The slope of the isoquant measures the rate at which the two inputs can be exchanged and still keep output constant, and this rate is called the marginal rate of technical substitution. Along the typical “bowed-in” or convex isoquant, the marginal rate of technical substitution diminishes as you move down along the isoquant. SECTION B Question 4 a. To find the equilibrium price and quantity, Qd=Qs 100-5P=5P 10P=100 P=10 When P = 10, Q=5P Q=510 Q=5 ? Equilibrium price is $10, equilibrium quantity is 50 units Price of Negext, $ Market Equilibrium Quantity of Negext, Units 50 0 10 Supply Demand 20

Consumer Surplus Producer Surplus Graph 2 The Negext Market Supply and Demand Consumer Surplus=12 ? $10 ? 50 =$ 250 Producer Surplus=12? $10 ? 50 =$ 250 Total Surplus=Consumer Surplus+Producer Surplus Total Surplus=$250+$250 =$ 500 ? The consumer surplus is $250, the producer surplus is $250 and total surplus is $500. b. When 50 units of Negext are produced, Total Cost of Pollution=50 ? 4 ? $1 =$ 200 The sellers would impose $4 for each units of Negext, so the price for Negext is $14. Total Surplus=$ 500-$200 =$ 300 ? The total surplus after taking into account the cost of pollution, it reduces to $ 300. . We can use total surplus to measure the welfare of buyers and sellers in Negext market. If the society banning Negext, no demand from buyers, Negext will run out of business, the society is not in economic well- being. Both buyers and sellers do not enjoy any welfare from banning. When the total surplus is zero, the total market welfare is zero as well. d. Under the government restriction, the market only can produce 25 units of Negext. (100 units of pollution ? 4 units of pollution are emitted each Negext is produced= 25 units of Negext can be produced) Qs=25 units 00-5 P=25 P=$ 15 ? The new market equilibrium when the quantity 25 units and price is $ 15. Since the minimum cost to produce one unit of Negext is $5 (assuming the cost of production per Negext is $1 and cost of pollution is $4), so the supply of Negext decreases to zero when the price falls below $5. Graph 3 shows the Negext market after the restriction. This restriction limits the production to 25units and the price rises to $15. The consumer surplus decreases to $62. 50, producer surplus is $312. 50, and pollution cost is $100. The total surplus falls $275.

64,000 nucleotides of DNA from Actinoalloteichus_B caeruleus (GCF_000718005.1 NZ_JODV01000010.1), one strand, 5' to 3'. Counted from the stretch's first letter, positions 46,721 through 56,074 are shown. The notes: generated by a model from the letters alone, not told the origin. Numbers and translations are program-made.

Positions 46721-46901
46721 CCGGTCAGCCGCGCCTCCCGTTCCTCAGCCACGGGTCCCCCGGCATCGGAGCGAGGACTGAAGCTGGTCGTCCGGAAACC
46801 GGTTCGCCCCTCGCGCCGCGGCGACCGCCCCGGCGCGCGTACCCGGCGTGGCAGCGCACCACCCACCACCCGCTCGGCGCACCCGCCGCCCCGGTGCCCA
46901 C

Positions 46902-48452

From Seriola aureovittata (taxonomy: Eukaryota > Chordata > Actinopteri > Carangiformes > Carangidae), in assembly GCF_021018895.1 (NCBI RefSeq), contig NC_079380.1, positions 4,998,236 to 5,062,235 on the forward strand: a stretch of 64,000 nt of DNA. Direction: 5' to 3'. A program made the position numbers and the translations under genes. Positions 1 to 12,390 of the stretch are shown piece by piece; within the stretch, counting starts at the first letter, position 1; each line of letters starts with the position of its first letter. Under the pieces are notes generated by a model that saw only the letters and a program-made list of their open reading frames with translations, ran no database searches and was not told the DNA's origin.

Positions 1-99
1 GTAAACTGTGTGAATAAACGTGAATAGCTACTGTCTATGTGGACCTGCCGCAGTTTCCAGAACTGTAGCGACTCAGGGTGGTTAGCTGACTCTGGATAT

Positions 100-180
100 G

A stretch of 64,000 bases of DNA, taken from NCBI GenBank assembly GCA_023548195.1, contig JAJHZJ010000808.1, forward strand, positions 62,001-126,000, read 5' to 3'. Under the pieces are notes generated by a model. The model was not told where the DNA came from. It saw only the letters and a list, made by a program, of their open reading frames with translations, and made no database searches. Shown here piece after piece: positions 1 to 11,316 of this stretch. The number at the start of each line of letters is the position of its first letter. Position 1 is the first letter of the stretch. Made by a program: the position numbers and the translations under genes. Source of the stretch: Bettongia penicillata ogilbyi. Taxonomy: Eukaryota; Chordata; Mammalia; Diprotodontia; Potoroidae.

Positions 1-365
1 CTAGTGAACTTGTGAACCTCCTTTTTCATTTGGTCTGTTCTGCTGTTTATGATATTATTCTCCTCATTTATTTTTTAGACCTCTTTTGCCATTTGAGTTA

In short, this policy is not recommended because it reduces the total market welfare. Graph 3 The Negext Market Supply and Demand after the government restriction. Price of Negext, $ New Market Equilibrium Quantity of Negext, Units 0 Supply Demand 20 Producer Surplus 15 Consumer Surplus 25 5 Consumer Surplus=12? $5? 25 =$ 62. 50 Producer Surplus=12? ($10+$15)? 25 =$312. 50 Total Cost of Pollution=25 units Negext? 4 units pollution ? $1 =$ 100 Total Surplus=$ 62. 50+$312. 50-$100 =$275 e. The consumers and producers should bear the $2 tax respectively. Inverse Demand : P=18-15Q

Inverse Supply :P=-2+15Q NEW Qd=90-5P NEW Qs=-10+5P Qd=Qs 90-5P=-10+5P P=10 Q=90-5(10) Q=40 units Refer to Graph 4, the market is in equilibrium when price is $10 and quantity, 40 units. However, the actual price paid by the consumers is $12 and the producers receiving price of $8. The tax revenue is $160. The consumer surplus is $160, producer surplus is $160, and total pollution cost is $160. The total surplus increases to $320. So, this policy is highly recommended because the increases of total market welfare that benefits all the society members.

Graph 4 The Neget Market after government imposes tax. Price of Negext, $ Quantity of Negext, Units 40 0 10 Supply Demand 20 12 8 Tax Revenue=$4? 40 =$160 Consumer Surplus=12? $8? 40 =$160 Producer Surplus=12? $8? 40 =$160 Total Cost of Pollution=40? 4? $1 =$100 Total Surplus=$160+$160+$160-$160 =$320 f. When the cost of pollution is higher than $1, the total surplus decreases. The price paid by the consumer increases, the consumer surplus decreases. Then, it would affect the society well-being, especially the welfare of consumer is violated. This leads the consumers banning Negext.

Moreover, if the production of Negext emit such high pollution to environment, the society should ban Negext for the safety and health of society. REFERENCES Smith, 2007. Chapter 6 answers (Online) Available From : http://www. coloradocollege. edu/Dept/EC/Faculty/Smith/EC2070102/chap_06answers. htm (Accessed : 16 July 2011) Wmich. Edu. 2010. Assignments In Class (Online) Available From : http://homepages. wmich. edu/~u5nwaogu/In%20Class%20Assignments/Inclass_3. pdf (Accessed : 16 July 2011) Mankiw, N. Gregory. (2007). Principles of Economics, 4th Edition. USA: Thomson South – Western. pp97-99, 559-562